Saturday, February 23, 2008

Should the UK introduce a universal compulsory, or voluntary, national DNA Database? What ethical issues would it raise?

Should everyones DNA record be held on a National Database? What are the ethical considerations? What do you think?

Calls for expansion of the UK's DNA database

DNA in depth || Debating ethics of DNA database || Has our DNA database gone too far? || All UK 'must be on DNA database'

Mandatory DNA database rejected
Mark Dixie [South London Guardian] and Steve Wright
Both killers were convicted with compelling DNA evidence
There are no plans to extend the DNA database to contain information from all people, the Home Office has said.

Calls for its content to be made universal have followed the conviction of two murderers using DNA evidence.

Suffolk serial killer Steve Wright and Sally Anne Bowman's murderer, Mark Dixie

were both captured because their DNA was taken after unrelated offences.

But the Home Office said a mandatory database "would raise significant practical and ethical issues".

The DNA database, which covers England and Wales, currently contains around 4.5m profiles - routinely taken from criminal suspects after most arrests.
7% of UK adult population

However, it could be threatened when European judges are asked to rule next week on a test case of two Britons who want their details removed from the database.

The applicants say their human rights have been infringed by the decision to leave their details on the database, despite the fact that they had never been found guilty of a crime.

Debate call

Steve Wright's profile was on the system after being convicted of theft in 2003.

When police found his DNA on the bodies of some of his victims they matched it with his profile.

But Mark Dixie was not on the system at the time of Sally Anne Bowman's murder.

It was only when he was arrested for assault after a fight in a bar that his DNA was taken and he was linked to the murder.

He was arrested within five hours.

Det Supt Stuart Cundy, who led the murder hunt, said: "It is my opinion that a national DNA register - with all its appropriate safeguards - could have identified Sally Anne's murderer within 24 hours.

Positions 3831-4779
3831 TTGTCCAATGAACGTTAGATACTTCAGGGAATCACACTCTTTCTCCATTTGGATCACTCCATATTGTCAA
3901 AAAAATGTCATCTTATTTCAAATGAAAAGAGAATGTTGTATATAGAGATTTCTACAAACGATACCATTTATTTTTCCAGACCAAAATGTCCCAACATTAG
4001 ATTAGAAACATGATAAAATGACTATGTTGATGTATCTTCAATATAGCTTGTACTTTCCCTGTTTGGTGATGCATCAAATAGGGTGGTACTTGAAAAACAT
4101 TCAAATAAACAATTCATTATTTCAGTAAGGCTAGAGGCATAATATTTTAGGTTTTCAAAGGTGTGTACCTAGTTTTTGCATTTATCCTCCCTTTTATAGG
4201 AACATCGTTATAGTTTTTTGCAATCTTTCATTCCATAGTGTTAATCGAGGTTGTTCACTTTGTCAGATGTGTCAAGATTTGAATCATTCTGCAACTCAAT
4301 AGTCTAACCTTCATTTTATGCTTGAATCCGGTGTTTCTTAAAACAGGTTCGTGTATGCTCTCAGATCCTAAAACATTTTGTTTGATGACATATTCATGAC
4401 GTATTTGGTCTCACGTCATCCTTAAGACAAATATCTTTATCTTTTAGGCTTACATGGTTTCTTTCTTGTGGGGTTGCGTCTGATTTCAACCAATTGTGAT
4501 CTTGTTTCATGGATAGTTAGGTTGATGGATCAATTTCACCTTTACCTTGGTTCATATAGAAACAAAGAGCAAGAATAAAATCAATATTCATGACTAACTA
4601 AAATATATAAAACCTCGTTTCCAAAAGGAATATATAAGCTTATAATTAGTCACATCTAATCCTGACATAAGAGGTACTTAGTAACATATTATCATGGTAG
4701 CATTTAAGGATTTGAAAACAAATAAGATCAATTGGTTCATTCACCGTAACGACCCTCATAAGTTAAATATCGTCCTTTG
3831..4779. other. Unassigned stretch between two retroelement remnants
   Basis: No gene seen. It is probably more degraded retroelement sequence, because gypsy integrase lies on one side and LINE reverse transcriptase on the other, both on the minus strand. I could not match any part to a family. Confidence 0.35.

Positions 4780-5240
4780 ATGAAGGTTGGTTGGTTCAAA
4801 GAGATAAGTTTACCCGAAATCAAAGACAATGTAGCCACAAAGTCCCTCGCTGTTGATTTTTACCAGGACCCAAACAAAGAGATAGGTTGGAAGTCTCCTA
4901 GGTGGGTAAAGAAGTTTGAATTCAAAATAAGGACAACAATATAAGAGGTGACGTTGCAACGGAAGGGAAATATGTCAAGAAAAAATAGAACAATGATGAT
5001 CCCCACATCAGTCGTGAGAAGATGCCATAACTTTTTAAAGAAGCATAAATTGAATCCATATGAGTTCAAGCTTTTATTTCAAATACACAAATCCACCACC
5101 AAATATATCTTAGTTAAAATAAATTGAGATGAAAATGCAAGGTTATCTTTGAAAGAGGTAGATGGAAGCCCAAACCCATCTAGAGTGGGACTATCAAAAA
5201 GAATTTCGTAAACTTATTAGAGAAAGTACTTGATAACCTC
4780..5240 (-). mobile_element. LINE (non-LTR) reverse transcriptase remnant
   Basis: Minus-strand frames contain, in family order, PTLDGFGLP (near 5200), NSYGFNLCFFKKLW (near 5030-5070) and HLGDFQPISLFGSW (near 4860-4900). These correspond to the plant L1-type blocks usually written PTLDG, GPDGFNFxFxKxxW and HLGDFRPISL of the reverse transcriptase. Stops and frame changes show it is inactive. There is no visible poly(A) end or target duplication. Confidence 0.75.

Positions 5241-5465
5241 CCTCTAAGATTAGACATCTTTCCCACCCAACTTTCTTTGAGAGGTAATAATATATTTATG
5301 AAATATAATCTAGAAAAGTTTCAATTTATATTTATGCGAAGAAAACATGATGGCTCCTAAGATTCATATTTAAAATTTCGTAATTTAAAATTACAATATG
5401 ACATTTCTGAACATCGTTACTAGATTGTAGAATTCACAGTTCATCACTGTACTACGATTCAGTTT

"Instead it took nearly nine months before Mark Dixie was identified and almost two and a half years for justice to be done."

The Association of Chief Police Officers (Acpo) is also calling for a debate on the issue.

'Vital role'

The Chief Constable of Lincolnshire, Tony Lake, speaks for the association on DNA.

He said: "If there was a national database of everybody then we would solve more crime, of that there is absolutely no doubt.

"In the conviction of Steve Wright - and today of Mark Dixie - you've heard about the vital importance that DNA played. But any database that we hold has to be reasonable and proportionate in the eyes of the public."

The statement issued by the Home Office said: "There are no government plans to introduce a universal compulsory, or voluntary, national DNA Database and to do so would raise significant practical and ethical issues."

The Times estimates if the two applicants succeed in their EU bid to have their records removed, 13% of the profiles on the database may have to be destroyed.

The pair, from Sheffield, had their DNA taken after they were arrested in 2001, but charges were not pressed.

They asked for their data to be removed from the DNA database but this was refused.

They are appealing on the grounds that Article Eight of the European Convention on Human Rights, the right to respect for private life, and Article 14, the prohibition of discrimination, have been violated.

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